Flatliners (2017)

Cross The Line. Boredom Will Follow You Back.

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Okay, so I admit it. I never saw Flatliners (1990). Judging by the reaction of my friends and family when I tell them this, I understand this to be some form of warcrime on par with the execution of unarmed prisoners of war, or the fact Despicable Me launched a Minions franchise. In fact, I’m going to go one step further and admit that I’m not even that familiar with Flatliners as a story.

In some way, this is actually a blessing in disguise. It meant that as I took my seat in the cinema this evening, I was sitting down with an open, unbiased mind. I would watch Flatliners (2017) as it should be seen – as a unique and standalone reboot of the Joel Schumacher favourite.

I wish I hadn’t bothered.

Alright, So What Happens?

Directed by Niels Arden Oplev, Flatliners opens with Courtney (Ellen Page), a young woman out for a drive with her younger sister when things go badly wrong. Distracted by her phone, Courtney fails to spot a tractor blocking the upcoming bridge, and the car is soon flipped into the river. This was clearly not something that ends well.

Fast forward to the modern day, and Courtney is a medical student training on the job at a well established hospital. She seems fascinated with what may lie beyond the grave, and soon enlists the aid of several of her fellow medical students, who we are introduced to individually as they go about their usual routine. First we have Marlo (Nina Dobrev), a try-hard who stammers when things get stressful, particularly when competitive Ray (Diego Luna) starts to put the pressure on. Next up is rich party-boy Jamie (James Norton) and, finally, we have Sophia (Kiersey Clemons), who we meet crying in the library as she tries, and fails, to memorise nerve endings prior to an upcoming exam.

Courtney leads Sophia and Jamie down to an unused part of the hospital to help her try out an experiment to determine what happens at the point of death. Utilising an MRI scanner and a whole load of medical equipment, Courtney manages to convince Jamie to stop her heart long enough for her to see what may lie beyond, with strict instructions to revive her after a minute.

If you’ve seen the trailer, you’ll know all the above already. You’ll probably also be aware that things don’t go all that smoothly when Jamie and Sophia try to revive Courtney, and in the panic, Sophia calls Ray down to help – followed quickly by Marlo. Eventually, they succeed to revive Courtney, and find that she isn’t quite the same as she was before.

If anything, she has been improved. The group observe that she appears able to access her entire life’s memories in one go, able to remember long forgotten recipes and musical skills. Her memory even goes so far as to ‘wow’ their tutor, Dr Barry Wolfson (played by Kiefer Sutherland, in a cameo that probably had more to do with the marketing department than Kiefer’s skill as a performer). Seeing her success, Jamie insists that he be next to undergo the ‘flatlining’ procedure.

One by one, each of the main cast – with the exception of Ray – volunteer to be put to sleep for a short amount of time. Afterwards, they each feel a new lease of life – improving themselves and living for the now. But, as it is eventually revealed, it does not come without a cost. Each character begins to see visions of things from their past. Things that seem to eat away at their conscience. The question is, is it too late to make amends for their sins, or will they be get over their perceived guilt?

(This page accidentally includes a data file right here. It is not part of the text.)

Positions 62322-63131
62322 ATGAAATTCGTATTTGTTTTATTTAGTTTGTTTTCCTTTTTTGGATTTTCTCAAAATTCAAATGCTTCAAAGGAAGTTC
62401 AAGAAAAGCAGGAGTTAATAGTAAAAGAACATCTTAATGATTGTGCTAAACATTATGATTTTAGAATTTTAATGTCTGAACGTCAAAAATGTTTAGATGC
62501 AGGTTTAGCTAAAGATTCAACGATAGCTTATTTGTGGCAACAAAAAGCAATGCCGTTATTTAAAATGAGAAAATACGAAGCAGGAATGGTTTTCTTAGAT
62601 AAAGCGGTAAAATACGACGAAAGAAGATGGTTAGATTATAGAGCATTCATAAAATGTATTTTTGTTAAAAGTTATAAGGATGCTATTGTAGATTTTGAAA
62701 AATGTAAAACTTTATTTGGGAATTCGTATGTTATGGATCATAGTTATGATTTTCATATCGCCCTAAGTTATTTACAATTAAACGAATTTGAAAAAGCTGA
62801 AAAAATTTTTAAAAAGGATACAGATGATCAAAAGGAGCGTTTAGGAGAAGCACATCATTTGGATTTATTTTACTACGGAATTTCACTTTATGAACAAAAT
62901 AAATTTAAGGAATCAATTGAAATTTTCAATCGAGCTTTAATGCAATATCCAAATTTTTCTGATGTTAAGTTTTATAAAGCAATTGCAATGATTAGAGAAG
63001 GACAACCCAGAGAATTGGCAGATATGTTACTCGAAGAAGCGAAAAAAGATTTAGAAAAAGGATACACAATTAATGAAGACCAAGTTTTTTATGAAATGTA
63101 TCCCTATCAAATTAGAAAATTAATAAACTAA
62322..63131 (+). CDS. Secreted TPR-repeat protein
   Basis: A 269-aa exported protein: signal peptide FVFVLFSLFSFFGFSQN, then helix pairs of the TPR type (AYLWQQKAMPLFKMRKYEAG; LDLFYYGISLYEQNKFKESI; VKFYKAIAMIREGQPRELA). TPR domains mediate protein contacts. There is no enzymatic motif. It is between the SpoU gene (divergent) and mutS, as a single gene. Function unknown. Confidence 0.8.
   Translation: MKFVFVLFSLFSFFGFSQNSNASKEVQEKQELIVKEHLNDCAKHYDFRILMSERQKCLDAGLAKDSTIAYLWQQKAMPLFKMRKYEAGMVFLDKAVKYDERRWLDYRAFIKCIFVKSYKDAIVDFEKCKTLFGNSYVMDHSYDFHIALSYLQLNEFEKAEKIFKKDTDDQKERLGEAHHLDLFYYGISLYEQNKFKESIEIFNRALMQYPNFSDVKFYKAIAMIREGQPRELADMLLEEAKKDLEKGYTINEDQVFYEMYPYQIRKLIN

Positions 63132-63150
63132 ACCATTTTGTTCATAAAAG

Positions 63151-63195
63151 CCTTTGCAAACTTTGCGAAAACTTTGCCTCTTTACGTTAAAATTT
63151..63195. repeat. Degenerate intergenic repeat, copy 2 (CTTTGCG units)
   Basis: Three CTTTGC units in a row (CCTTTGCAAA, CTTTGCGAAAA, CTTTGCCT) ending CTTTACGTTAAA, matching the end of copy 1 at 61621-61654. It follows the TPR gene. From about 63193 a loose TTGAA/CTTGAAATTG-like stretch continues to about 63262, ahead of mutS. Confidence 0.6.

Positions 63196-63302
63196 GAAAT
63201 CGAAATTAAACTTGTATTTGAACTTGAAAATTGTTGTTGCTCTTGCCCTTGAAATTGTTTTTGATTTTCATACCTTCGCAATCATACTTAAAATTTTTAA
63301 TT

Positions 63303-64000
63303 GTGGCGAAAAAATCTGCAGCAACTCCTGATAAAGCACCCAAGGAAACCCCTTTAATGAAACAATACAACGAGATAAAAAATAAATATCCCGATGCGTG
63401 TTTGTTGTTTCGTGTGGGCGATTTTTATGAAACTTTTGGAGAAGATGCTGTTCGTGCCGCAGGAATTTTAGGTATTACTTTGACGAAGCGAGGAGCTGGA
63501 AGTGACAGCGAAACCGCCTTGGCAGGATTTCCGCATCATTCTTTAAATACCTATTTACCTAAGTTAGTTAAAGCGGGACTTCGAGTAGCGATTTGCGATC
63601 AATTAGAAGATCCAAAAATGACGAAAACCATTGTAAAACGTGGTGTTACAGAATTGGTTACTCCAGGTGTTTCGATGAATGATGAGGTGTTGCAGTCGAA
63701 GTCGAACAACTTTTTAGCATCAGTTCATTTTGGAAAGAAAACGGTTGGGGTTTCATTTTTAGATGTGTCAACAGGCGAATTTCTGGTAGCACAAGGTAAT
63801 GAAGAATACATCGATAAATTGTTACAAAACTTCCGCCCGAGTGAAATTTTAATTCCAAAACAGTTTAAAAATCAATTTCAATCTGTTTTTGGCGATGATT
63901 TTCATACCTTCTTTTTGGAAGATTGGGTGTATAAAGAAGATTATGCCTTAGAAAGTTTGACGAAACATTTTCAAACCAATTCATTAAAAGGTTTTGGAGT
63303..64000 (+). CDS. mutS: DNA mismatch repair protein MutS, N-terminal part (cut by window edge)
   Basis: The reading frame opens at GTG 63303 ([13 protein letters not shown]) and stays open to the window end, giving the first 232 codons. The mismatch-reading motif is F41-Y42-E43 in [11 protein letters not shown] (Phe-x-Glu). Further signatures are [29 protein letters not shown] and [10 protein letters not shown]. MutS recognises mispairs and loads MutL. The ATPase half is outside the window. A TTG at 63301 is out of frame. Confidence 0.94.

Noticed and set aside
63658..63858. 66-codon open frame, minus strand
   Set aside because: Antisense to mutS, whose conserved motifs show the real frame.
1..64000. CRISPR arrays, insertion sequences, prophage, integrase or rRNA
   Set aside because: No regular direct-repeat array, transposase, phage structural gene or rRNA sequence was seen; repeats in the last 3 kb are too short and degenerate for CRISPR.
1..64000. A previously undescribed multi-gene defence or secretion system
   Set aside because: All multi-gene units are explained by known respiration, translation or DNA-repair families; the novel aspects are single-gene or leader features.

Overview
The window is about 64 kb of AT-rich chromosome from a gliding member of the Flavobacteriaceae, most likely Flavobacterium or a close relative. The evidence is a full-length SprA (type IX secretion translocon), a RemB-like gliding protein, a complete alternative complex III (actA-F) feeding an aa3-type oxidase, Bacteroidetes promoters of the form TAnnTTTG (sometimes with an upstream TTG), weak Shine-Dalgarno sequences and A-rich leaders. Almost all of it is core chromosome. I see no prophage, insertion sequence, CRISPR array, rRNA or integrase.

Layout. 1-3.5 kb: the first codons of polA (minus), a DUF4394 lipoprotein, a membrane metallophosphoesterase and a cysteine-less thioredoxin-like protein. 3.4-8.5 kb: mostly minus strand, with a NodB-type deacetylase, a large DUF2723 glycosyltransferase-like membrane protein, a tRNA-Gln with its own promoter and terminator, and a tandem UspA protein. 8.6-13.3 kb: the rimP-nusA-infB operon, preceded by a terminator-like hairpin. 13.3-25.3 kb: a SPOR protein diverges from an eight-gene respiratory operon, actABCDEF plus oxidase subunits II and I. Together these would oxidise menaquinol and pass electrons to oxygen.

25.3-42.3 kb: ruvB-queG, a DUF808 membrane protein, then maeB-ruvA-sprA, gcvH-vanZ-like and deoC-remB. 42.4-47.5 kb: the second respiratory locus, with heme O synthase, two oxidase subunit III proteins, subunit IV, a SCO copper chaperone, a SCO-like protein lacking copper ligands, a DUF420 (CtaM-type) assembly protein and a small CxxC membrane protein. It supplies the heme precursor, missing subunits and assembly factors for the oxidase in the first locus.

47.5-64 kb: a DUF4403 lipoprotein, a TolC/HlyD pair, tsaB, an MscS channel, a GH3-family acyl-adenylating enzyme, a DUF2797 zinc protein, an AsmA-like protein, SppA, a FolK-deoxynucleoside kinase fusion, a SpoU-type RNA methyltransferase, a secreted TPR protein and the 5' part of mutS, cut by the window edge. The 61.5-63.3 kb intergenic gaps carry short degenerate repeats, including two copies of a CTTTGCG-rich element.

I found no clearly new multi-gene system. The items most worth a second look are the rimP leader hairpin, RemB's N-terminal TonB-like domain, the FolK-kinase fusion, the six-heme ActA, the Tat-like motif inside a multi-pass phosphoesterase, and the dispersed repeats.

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Who Cares.

I know it might look good on paper, but Flatliners suffers one major issue. I could not give a toss about these characters. I understand that the characters are medical students, and therefore should be relatively young, but something about the cast just makes me want to puke. All of them are so wealthy, so beautiful and so talented, it just stinks of American soap opera. The fact that Courtney and Marlo live in enormous properties on their own and yet remain students? Something isn’t right there. Jamie lives on a yacht for God’s sake.

What’s more, the flatlining procedure only succeeds in making the characters even more unlikable and obnoxious. I feel like the movie wants me to look on in wonder, wishing I could live like this, but I had the reverse feeling. I felt like I was at a party, with someone pointing to a rich dick and telling me how brilliant they are. I get it.

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When things start to go topsy turvy, the horror really tries to get started. But it never quite gets there. Loud noises and people appearing does nothing but startle the audience, before the film continues for a bit, before BAM – a girl in a car. BAM – a disturbing vision of an ex-girlfriend hanging around. You get the picture.

By the end, I was so bored, I just wanted to see each character murdered for their crimes, but the film didn’t even deliver there either. Oh, isn’t it nice to have a happy ending for these lovely, happy, perfect people? I hate them all.

Still, I did enjoy the music, and for what it’s worth, Flatliners holds a 15 certificate. If you are 15 and reading this, Flatliners won’t win any awards, but it will make an excellent teenage date movie. A couple of jump scares to keep you awake, and plenty of dull character scenes to ignore while you try and work out where your hand should be.

Yours, A P Tyler


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